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Promoting Computer Science

Computer Science is an elective class in my high school district and in many other districts. The simple truth is that elective teachers must promote their courses to attract students. This year I have begun early promoting computer science. My promoting activities began during Computer Science Education Week and are continuing until student registration which is the beginning of March.

During Computer Science Education Week, I hosted an open house in the computer lab offering food, door prizes and tours during lunch time using my computer science students as “tour guides”. During Winter break, I mailed over 150 letters to parents of students using the AP Potential List inviting them to Open House and to consider enrolling in Computer Science. (AP Potential is a research-driven, free Web-based tool that will help you identify AP students that have the potential to score 3 or above on the Computer Science A AP test . My Open House activities included a continuous presentation displaying student work and showing the CSTA Computer Science Education Week movies. Additionally, I gave away candy and computer science wristbands. Current computer science students volunteered to pass out brochures and speak to attendees about computer science.

During the next few weeks, I will mail additional letters home explaining the computer science program and the advantages of enrolling in computer science. The letters will be mailed to parents whose students have received grades of B or better in Geometry for the fall semester.

Recently, a discussion about promoting computer science appeared as a thread on the AP Computer Science A Discussion Board. There were many good suggestions that I had not considered. Some of the suggestions were:

From Baker Franke, University of Chicago Laboratory High School (Chicago, IL)
Small thing I did that garnered some attention: I invented an award at my school called "Achievement in Computer Science". Then I shelled out $500 to make a fancy looking plaque and hung it in the halls. I retroactively decided former students who should have won the award had it existed and put their names on the plaque to get it started. Since I hung it up, student interest has piqued and now other departments are copying me.

From Kathleen Weaver, Hillcrest High School (Dallas, TX)
I volunteer around the school a LOT. All the other teachers send their students to me with computers questions, and especially password reset questions. I do the website for the PTSA. So EVERYONE knows me and knows I know everything about computers. I also mentor the Robot Team, and encourage the kids to drive the robots down the hall.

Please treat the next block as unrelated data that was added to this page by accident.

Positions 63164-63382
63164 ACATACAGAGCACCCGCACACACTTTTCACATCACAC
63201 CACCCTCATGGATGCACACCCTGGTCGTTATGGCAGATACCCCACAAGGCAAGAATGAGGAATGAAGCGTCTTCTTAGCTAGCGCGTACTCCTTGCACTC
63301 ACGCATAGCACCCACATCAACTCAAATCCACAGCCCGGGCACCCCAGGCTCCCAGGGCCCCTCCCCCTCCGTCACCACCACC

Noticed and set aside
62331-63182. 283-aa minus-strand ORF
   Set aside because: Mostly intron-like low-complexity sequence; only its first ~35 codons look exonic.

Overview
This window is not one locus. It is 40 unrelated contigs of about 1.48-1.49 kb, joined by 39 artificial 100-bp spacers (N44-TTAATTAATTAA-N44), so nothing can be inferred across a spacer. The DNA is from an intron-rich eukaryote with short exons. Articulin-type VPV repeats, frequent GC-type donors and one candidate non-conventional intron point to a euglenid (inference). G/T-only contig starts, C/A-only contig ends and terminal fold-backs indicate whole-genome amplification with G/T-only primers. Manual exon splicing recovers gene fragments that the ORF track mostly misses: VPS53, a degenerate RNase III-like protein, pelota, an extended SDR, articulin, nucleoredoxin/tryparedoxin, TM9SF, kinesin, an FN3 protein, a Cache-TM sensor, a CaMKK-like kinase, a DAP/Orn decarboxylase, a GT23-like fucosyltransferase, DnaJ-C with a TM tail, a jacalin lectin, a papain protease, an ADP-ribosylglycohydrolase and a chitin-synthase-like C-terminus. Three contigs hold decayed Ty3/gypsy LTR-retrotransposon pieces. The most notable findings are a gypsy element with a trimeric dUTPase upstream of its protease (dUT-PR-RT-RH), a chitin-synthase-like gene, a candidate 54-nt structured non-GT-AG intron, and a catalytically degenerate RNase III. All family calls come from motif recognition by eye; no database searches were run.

In the past I would attend the lesser sports. I haven't had to do that in awhile, but go to the sports and watch ones that others don't go to. Go to open house, go to PTSA events, etc.
Word of mouth is the best thing ever.

From Rebecca Dovi, Patrick Henry High School (Ashland, VA)
I do a lot of art in Computer Science projects and hang them in the halls. So we do one around recruiting time where the prompt is "I use computer science to..."

The fold a 3x5 index card in half - do a collage about their theme on the outside and then finish the sentence inside. It is interactive and we get lots of kids stopping to look.

Also - where I can I let my current students sell the program. This year we invited kids with high PSAT scores into the lab for ice cream sundaes and a tour. I let my kids show off what they do. I then mail home a follow-up letter to parents. Saying things like "your student has been nominated for computer science" plays well.

Personally I wear my robot skirt every time I go out and volunteer - but that might not be your first sartorial choice.

In other words, I try to have a high, visible presence with excited kids

From David Herman, New Albany High School and Eastland-Fairfield Career & Technical Schools
1. Create a CS/STEM Girls Club! Ask a few girls to bring some like-minded friends to a meeting. Challenge them to support each other in their CS/STEM excitement, promote and recruit, and find ways to support Middle School girls to ensure they maintain their CS/STEM interest in the face of peer (and often parental) pressure.
2. Promote the National Center for Women & Information Technology (NCWIT) "Aspirations in Computing Annual Award Program". As girls start to win National and State awards, promote the heck out of it in local and school media.
3. Involve your students in free third party CS/STEM activities, then publicize their involvement and results. Examples:
IBM Master the Mainframe competition
Zero Robotics (NASA/MIT) programming challenge
US Air Force Discovery Lab "Virtual Reality Academy"

I am looking for more ideas. What have you done that has been successful?

Myra Deister
CSTA At-Large Representative
Sunny Hills High School
Fullerton, CA

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